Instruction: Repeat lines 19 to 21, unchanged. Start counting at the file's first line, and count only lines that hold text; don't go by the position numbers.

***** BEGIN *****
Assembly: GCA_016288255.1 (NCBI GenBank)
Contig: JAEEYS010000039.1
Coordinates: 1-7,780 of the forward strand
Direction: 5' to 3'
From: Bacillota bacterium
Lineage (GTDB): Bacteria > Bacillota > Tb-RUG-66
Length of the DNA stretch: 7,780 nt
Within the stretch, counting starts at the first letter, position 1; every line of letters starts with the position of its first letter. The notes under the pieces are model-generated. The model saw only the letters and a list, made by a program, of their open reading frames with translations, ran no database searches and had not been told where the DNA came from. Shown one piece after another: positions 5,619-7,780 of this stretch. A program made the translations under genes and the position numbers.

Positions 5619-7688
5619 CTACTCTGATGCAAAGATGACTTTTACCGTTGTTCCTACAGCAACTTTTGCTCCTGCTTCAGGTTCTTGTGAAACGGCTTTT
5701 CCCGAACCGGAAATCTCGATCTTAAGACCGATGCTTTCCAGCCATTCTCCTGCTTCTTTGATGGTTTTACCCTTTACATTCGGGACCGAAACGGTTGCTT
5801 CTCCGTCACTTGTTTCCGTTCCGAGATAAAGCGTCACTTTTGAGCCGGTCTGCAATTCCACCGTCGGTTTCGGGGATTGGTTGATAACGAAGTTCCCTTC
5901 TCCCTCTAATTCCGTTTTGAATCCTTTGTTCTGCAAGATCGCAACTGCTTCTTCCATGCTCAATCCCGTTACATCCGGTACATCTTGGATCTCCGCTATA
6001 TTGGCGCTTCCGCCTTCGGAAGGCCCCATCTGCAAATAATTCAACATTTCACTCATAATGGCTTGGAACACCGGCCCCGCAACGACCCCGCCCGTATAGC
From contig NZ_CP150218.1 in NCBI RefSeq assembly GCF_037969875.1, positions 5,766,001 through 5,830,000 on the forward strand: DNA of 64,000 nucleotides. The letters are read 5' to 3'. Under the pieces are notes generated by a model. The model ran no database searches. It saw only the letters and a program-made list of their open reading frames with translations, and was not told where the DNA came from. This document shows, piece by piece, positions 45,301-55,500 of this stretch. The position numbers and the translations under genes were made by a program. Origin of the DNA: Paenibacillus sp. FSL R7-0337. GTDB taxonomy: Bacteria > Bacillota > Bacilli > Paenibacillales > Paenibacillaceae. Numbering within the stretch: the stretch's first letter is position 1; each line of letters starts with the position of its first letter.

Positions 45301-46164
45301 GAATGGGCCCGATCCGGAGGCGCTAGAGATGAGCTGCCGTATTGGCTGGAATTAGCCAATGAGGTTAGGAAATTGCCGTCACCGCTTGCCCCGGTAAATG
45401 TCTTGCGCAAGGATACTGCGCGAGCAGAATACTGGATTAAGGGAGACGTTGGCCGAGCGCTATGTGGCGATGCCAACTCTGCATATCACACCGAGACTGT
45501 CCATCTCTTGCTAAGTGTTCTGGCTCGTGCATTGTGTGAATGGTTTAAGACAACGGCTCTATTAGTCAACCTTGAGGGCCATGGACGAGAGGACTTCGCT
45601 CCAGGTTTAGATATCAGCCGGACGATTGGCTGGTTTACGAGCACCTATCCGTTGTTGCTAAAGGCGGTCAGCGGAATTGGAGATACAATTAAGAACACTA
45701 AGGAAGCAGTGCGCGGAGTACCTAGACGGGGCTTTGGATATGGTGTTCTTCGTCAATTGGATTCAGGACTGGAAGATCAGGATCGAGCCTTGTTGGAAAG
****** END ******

45501 CCATCTCTTGCTAAGTGTTCTGGCTCGTGCATTGTGTGAATGGTTTAAGACAACGGCTCTATTAGTCAACCTTGAGGGCCATGGACGAGAGGACTTCGCT
45601 CCAGGTTTAGATATCAGCCGGACGATTGGCTGGTTTACGAGCACCTATCCGTTGTTGCTAAAGGCGGTCAGCGGAATTGGAGATACAATTAAGAACACTA
45701 AGGAAGCAGTGCGCGGAGTACCTAGACGGGGCTTTGGATATGGTGTTCTTCGTCAATTGGATTCAGGACTGGAAGATCAGGATCGAGCCTTGTTGGAAAG